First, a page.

Monday, July 19, 2010

Dwindling Rain Chances & More 100's Coming

Today should be the last day with decent rain chances in central Virginia this week. Scattered showers and storms will be possible in the area, mainly this afternoon and early evening, as an upper wave in the atmosphere tracks over the mid-Atlantic. Although our severe threat is very low (the higher risk is to Virginia's northeast), some of our storms could produce gusty winds for localized wind damage. Any of these storms will be capable of brief heavy downpours and lightning. Rain chances Tuesday and Wednesday are lower, but because of the heat and humidity, a few showers and storms are possible both afternoons. After that, though, we should be in for several days with highs around 100 degrees in central Virginia as a strong ridge expands over the Commonwealth. This is the same ridge that produced high heat in the southern Plains and parts of the Mississippi valley region last week into the weekend. As Aaron mentioned in a previous blog entry over the weekend, it doesn't appear that our warmer-than-normal temperatures will be going away anytime soon. Here is the latest three month temperature outlook for the U.S.:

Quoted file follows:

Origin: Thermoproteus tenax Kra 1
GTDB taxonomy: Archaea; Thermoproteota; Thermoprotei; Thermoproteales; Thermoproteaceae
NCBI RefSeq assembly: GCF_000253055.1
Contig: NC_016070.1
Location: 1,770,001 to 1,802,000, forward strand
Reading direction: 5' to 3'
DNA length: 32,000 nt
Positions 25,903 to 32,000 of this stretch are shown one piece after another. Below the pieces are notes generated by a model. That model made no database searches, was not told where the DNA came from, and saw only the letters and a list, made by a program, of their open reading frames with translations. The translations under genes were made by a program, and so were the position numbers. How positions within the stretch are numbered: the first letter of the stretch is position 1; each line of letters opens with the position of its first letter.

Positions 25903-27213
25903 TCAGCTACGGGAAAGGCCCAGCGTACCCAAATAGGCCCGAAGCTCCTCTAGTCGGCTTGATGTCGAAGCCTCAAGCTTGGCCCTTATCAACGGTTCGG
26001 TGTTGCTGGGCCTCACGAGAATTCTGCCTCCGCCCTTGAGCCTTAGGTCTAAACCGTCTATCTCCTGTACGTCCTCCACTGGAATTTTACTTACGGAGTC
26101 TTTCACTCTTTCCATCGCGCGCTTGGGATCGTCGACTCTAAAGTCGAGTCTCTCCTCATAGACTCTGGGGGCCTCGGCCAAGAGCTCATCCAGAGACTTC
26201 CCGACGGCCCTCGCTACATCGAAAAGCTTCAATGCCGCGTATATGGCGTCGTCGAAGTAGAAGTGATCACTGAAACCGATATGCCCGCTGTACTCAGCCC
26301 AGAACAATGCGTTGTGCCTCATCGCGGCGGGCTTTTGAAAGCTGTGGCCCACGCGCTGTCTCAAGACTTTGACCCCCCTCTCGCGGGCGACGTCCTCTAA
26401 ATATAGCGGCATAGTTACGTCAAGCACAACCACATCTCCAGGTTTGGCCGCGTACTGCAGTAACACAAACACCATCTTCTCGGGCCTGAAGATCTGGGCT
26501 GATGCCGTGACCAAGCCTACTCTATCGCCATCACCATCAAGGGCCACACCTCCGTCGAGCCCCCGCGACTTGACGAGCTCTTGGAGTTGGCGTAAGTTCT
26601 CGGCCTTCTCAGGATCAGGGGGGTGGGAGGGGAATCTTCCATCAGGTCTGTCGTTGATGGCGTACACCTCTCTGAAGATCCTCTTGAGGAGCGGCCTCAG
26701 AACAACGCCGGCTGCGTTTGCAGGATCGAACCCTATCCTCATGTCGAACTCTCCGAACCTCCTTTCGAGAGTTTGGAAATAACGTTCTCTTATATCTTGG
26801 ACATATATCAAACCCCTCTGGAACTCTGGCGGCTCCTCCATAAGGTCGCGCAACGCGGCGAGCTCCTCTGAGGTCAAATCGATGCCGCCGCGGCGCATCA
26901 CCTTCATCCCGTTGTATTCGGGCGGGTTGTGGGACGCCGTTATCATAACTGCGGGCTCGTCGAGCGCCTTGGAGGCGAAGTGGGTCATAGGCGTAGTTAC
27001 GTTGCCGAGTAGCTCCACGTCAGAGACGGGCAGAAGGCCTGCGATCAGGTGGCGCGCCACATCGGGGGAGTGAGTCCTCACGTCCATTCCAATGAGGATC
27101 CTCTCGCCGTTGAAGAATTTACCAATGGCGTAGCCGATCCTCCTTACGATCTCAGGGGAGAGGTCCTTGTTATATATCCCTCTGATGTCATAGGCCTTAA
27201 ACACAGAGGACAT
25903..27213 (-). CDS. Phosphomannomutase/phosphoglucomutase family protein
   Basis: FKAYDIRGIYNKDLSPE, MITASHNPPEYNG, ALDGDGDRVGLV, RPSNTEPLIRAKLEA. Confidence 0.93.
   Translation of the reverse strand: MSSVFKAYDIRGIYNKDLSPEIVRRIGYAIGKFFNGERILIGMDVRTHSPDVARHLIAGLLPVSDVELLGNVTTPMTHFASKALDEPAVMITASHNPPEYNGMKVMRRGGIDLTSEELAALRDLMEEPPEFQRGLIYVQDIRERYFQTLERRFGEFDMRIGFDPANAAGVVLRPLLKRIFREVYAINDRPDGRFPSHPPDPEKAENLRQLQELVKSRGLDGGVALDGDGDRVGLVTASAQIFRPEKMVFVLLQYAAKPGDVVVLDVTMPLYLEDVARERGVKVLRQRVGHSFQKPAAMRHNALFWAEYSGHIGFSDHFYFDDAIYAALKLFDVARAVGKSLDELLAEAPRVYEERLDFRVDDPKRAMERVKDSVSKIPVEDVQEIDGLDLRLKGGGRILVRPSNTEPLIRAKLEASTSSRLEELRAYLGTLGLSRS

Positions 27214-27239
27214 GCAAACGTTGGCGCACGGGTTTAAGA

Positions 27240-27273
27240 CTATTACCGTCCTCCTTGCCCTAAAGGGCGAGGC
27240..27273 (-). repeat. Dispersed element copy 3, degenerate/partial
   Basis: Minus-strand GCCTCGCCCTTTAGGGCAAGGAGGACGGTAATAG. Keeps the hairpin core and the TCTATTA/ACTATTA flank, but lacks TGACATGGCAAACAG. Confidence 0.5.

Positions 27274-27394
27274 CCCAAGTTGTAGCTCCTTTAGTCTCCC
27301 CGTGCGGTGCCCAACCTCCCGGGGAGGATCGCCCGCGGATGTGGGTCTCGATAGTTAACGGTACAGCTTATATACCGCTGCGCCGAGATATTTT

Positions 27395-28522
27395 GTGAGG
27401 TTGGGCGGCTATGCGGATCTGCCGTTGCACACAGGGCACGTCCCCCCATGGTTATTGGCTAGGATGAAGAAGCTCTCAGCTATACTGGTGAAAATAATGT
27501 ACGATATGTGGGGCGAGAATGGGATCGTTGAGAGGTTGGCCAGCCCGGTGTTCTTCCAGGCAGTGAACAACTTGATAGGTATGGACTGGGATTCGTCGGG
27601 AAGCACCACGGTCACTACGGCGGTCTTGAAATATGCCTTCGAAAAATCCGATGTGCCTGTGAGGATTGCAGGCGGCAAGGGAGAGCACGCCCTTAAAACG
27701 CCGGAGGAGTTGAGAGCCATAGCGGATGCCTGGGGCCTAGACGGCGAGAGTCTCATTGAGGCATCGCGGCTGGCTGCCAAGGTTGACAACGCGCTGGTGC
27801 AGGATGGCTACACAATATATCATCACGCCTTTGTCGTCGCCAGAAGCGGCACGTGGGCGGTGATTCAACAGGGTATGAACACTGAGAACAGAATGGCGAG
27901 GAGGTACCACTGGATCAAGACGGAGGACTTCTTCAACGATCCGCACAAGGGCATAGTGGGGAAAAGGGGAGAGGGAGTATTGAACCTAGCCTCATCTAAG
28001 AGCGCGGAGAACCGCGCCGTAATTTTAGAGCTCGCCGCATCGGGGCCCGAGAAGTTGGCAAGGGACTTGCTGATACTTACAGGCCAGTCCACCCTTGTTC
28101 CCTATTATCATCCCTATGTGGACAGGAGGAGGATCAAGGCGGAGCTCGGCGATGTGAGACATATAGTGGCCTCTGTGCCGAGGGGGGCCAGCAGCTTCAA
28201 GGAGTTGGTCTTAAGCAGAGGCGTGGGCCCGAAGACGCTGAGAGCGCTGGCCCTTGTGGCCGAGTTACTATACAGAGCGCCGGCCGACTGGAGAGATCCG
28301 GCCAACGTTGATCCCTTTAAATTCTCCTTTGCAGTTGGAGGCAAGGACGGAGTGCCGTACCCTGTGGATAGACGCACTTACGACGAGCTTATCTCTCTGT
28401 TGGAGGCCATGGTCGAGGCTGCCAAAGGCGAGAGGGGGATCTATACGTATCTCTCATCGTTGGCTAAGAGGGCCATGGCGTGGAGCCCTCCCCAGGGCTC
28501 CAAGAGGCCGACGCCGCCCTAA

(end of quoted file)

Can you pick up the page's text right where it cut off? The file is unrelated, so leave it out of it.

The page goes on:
Unfortunately, the precipitation outlook for Virginia isn't optimistic:
The most effective way for us to make up our precipitation deficit (about 5.5" inches below average year-to-date in Richmond right now) into the Fall would be for one or two tropical systems or their remnants to move over Virginia and dump widespread heavy rainfall. The downside of that, though, is flash flooding and potential wind damage and tornadoes that accompany tropical systems making landfall. It's a Catch-22, really. Nevertheless, the short-term drought is not likely to continue long-term, especially if we keep getting these showers and storms that produce locally heavy rainfall. Here's the Drought Outlook through October, which shows improvement for our moderate drought areas in the Commonwealth:

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